Tuesday, December 25, 2007

Is it really surprising?

Dear Colleagues

Corruption ... that is grand corruption ... seems to be a central feature of modern society, just as it seems to have been in ancient history. Powerful people trading favors seems to have been a central aspect of ancient history, and it is not very different in the modern world.

Getting this under control and keeping it in check has been a challenge. Thoughtful people have recognised from ancient times that ordinary people were a part of society and should have some role in society beyond merely being laborers. The ancient idea of democracy was based on this idea.

It is also a very long time since it was recognised that the King should not have absolute power and total control of the money in the realm. While the concept of the King taxing the people was not removed, the absolute control of these revenues was moved to the Parliament and its use controlled by Parliament. This was the origin of the Single Treasury Account and the Budget Authorization for spending control ... now several hundred years old.

Modern corruption is not much different from ancient corruption. Powerful interests trading favors ... usually ... often ... at the expense of ordinary people and the society as a whole.

Modern corruption is no easier to control than ancient corruption. The benefits of corruption are enormous. A politician who can change a law in favor of a corporation can facilitate enormous corporate profit ... so is it really surprising that the corporate world would give (substantial) favors to the politician ... and is it really very surprising that society as a whole can scream and shout as much as it wants, and nothing changes.

Most of the trading in favors goes on quietly, with nobody paying very much attention. From time to time someone will stumble on the reality and the newspapers will pick it up, write stories about it, some superficial changes will be made ... but at the end of the day, nothing very much has changed.

It is disappointing that though information technology has improved in power by a factor of thousands, if not millions ... accountancy is less effective at the beginning of the 21st century than it was in the early part of the 20th century. How can this be? The answer lies probably in the power of modern information technology that facilitates the loss of control of resources as much as it facilitates the control of these resources.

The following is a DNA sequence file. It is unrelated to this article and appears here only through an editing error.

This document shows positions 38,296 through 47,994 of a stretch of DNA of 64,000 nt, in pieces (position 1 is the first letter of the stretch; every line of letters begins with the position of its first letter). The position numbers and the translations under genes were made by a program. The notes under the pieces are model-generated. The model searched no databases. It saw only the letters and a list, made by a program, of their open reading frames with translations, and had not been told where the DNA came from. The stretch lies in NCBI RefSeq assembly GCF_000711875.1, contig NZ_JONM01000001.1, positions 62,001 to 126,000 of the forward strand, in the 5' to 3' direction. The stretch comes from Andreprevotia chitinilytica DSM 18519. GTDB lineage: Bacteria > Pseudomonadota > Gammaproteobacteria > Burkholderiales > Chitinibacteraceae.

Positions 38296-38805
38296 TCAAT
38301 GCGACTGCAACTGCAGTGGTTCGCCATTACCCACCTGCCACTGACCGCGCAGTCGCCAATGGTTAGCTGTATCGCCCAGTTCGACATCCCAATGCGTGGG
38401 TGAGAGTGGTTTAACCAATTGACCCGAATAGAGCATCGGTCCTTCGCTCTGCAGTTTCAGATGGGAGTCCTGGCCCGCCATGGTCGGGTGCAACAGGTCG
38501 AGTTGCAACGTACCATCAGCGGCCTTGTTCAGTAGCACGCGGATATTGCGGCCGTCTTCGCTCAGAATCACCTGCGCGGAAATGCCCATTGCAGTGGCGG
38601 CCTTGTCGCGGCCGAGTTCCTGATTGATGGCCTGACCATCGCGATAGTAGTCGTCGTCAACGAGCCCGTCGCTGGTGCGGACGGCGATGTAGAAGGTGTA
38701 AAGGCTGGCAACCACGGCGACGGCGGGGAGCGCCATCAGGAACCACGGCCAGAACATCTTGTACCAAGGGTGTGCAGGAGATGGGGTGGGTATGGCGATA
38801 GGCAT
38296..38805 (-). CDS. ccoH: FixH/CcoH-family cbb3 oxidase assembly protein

Broadly speaking ... in the corporate world there is an internal culture that supports the control of the corporate resources. This is a deep culture ... and serves the corproate organization well if not society as a whole.

Government has a different culture ... a different structure ... and the strong control of resources has never been a big part of the culture. Much more resources are a talking point in a political debate rather than being the subject of rigorous accounting. The systems of accounting are driven by disbursement control and not very much be performance accomplishment ... and audit and investigation is often too little and too late. Huge errors are found years later ... what on earth was going on so that they were not found while the errors were going on?

Corruption is so much easier when the accounting is sloppy. Corruption is much more difficult when the accounting is strong, when accountants are doing their job, and audit and accountability analysis is done on a timely basis.

It is not at all surprising that there is so much corruption when there is so little good accounting. Not surprising at all.


Peter Burgess
The Tr-Ac-Net Organization

Sunday, December 23, 2007

Conventional wisdom probably wrong

Dear Colleagues

It has been commonplace to associate corruption with doing business in "Third World" or "Developing" countries. But this is probably not entirely fair. Maybe corruption is more associated with "business" than it is with "third world" or "developing" countries.

Unless I am totally misinformed about the driving force of business ... corporate behavior is almost entirely driven by the potential for profit and the related risks.

If this is true, then the corporate world would not be involved in any bribery and corruption unless there was a profit value in getting involved ... and clearly there is. In fact, it must be argued that for every $1 invested in bribery and corruption there is an expectation that many times more profit benefit will accrue to the corporate organization.